The Canadian Broadcasting Corp., beleaguered by revenue cuts, layoffs and now even a sex scandal, managed to announce a little good news on Tuesday.
It will take a partnership with Rogers Communications and Bell Media, but the CBC has managed to land the Canadian broadcast rights to the 2018 Winter Olympics in Pyeongchang, South Korea, and the 2020 Summer Olympics in Tokyo. Rogers and Bell Media will carry some of the Olympics programming on their Sportsnet and TSN/RDS networks, respectively, but the bulk of the most popular events will be shown on the CBC.
"We have decided among us that CBC, because it has the greatest reach and greatest platform, will take the top-tier events," said Jeffrey Orridge, CBC's executive director of sports properties. "The goal is to bring as much content to as many Canadians as possible."
While Orridge and CBC president Hubert Lacroix stressed the fee paid to the International Olympic Committee for the rights to all Canadian media platforms for the two Games was "fiscally responsible," they would not say how much it was. Orridge said the public network expects its investment to break even at worst, a claim echoed by the two private broadcasters.
"We worked with the CBC to come up with a financial plan as well as a production plan," said Phil King, Bell Media's president of CTV, sports and entertainment programming. "We expect to break even or make a bit of dough on it. It's not cost-prohibitive and we're going to share production resources on it [with the CBC and Rogers]."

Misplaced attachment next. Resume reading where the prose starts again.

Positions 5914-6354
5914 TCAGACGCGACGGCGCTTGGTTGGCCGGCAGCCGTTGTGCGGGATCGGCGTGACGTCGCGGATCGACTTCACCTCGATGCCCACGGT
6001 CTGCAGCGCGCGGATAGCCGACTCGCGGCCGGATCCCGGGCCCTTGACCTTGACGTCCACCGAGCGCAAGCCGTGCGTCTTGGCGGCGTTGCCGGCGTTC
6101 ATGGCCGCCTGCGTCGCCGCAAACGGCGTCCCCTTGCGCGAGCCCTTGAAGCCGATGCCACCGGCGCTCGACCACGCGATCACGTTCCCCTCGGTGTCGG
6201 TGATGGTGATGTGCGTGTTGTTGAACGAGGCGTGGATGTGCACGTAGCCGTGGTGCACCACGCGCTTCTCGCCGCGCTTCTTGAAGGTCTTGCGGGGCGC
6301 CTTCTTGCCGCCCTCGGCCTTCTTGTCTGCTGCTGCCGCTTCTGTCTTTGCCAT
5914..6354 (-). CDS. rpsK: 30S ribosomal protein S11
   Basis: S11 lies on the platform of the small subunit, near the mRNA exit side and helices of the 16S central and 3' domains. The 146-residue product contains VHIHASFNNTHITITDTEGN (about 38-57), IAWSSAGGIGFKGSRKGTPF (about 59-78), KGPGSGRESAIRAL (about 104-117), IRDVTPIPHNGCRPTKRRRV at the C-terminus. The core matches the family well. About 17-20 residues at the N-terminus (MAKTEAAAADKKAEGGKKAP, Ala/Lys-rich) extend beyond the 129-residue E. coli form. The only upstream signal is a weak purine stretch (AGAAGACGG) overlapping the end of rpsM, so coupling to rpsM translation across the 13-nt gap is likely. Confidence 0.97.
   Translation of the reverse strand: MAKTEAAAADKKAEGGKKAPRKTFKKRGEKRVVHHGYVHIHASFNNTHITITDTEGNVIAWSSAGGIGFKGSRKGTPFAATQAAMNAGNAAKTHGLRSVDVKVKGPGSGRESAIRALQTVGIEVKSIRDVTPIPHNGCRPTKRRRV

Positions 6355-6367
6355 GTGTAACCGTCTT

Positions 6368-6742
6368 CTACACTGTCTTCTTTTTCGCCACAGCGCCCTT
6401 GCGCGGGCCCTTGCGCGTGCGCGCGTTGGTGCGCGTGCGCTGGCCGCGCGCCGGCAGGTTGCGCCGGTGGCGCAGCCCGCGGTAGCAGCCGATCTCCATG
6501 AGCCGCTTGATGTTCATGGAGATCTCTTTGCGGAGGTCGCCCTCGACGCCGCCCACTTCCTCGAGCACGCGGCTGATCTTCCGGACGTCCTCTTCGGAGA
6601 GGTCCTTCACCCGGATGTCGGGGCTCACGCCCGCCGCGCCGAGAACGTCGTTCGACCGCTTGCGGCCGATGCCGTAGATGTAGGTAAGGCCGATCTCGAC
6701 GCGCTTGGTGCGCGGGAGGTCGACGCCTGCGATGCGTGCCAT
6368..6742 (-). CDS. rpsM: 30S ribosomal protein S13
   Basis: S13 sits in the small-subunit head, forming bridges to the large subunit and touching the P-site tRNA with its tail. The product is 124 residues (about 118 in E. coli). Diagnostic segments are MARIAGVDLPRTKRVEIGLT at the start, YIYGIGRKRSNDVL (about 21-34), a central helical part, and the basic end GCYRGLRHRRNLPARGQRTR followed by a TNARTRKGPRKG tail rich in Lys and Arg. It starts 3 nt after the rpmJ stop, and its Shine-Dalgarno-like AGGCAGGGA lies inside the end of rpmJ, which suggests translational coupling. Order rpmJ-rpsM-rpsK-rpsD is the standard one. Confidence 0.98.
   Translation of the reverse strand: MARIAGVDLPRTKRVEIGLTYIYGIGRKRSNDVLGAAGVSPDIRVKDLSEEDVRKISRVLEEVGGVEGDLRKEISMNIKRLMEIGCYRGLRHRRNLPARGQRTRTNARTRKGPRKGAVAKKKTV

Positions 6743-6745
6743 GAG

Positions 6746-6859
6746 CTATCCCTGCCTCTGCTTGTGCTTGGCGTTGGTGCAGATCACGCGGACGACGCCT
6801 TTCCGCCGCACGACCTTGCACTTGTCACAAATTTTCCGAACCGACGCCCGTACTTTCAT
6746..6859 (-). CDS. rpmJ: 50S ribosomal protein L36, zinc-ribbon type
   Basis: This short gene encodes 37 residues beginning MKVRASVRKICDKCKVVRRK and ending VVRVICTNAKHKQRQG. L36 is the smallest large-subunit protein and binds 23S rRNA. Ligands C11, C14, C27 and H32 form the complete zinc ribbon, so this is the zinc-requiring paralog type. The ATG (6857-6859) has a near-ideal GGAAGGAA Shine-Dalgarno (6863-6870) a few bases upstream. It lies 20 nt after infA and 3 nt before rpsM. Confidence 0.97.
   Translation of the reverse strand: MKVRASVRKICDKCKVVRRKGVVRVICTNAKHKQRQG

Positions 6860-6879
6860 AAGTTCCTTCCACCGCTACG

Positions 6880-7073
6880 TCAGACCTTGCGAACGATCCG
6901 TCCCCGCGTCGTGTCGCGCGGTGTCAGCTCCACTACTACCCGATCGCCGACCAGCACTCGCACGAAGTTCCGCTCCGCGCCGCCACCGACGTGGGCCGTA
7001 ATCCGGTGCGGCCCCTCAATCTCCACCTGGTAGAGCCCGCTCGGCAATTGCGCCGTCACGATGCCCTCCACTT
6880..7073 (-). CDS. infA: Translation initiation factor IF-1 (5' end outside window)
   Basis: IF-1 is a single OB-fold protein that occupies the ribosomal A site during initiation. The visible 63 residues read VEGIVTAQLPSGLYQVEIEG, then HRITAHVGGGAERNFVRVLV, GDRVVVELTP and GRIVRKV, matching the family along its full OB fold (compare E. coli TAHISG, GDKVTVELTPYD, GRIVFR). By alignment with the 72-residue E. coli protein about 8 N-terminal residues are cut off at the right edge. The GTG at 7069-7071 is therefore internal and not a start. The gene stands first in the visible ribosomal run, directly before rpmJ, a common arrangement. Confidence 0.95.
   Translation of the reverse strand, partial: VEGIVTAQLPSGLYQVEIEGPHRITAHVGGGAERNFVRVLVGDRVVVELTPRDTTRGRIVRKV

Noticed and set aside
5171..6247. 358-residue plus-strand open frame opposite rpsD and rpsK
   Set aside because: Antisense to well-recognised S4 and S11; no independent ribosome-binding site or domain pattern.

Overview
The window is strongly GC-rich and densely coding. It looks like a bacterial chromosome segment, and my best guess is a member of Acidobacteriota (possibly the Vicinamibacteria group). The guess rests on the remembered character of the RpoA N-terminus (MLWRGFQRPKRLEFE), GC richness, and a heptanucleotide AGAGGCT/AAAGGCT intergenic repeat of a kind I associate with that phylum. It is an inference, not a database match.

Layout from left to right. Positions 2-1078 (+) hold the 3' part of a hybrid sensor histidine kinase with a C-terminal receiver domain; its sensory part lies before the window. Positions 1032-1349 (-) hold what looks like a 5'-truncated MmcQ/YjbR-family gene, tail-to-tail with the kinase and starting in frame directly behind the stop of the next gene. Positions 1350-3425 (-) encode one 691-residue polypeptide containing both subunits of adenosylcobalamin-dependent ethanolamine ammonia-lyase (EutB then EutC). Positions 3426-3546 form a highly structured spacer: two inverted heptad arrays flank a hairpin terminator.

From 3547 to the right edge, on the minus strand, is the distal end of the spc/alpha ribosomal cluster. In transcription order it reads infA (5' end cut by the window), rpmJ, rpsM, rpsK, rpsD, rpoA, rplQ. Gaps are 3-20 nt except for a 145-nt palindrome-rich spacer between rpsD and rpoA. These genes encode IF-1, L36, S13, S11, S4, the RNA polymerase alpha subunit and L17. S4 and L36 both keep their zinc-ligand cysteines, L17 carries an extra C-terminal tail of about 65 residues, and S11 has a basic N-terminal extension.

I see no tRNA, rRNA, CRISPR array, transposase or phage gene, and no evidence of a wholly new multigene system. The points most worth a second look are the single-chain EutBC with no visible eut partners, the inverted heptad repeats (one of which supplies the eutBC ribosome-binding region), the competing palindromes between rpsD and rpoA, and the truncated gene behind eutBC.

Thanks to a series of budget cuts forced upon the CBC by the federal Conservative government, and the devastating loss of its most profitable program, Hockey Night in Canada, to Rogers, the CBC's ability to attract major sports programming was practically wiped out. Its only major property is now the Olympics, as the network will also broadcast the 2016 Summer Games in Rio de Janeiro.
No one would say how the production costs will be split, but the CBC will take the lead as the content producer. It will also be in charge of selling advertising on all three carriers.
Olympic rights fees became comparatively inexpensive when Rogers and Bell Media lost interest in bidding wars on the properties. They formed a consortium to land the 2010 Vancouver Games and the Summer Olympics in London in 2012, and that did not prove to be profitable. And executives from all three companies said the days of one network carrying an entire Olympics are over, for more reasons than finances.
Aside from having to accommodate existing broadcast obligations as well as the Olympics, Rogers Media president Keith Pelley said, "You need this many platforms to satisfy the demand of Canadians for the Olympics. There are so many games and events happening at one time, you need this many broadcasters and platforms to give consumers [what] they've come to expect."
At this point, the NHL has not decided if it will participate in the 2018 Games. Orridge said the fee paid to the IOC was not contingent on the NHL's participation.
While Rogers is paying $5.2-billion to the NHL over the next 12 years for its Canadian national broadcast rights, and now has an interest in the league's Olympic participation, Pelley said his company has not discussed this with NHL commissioner Gary Bettman.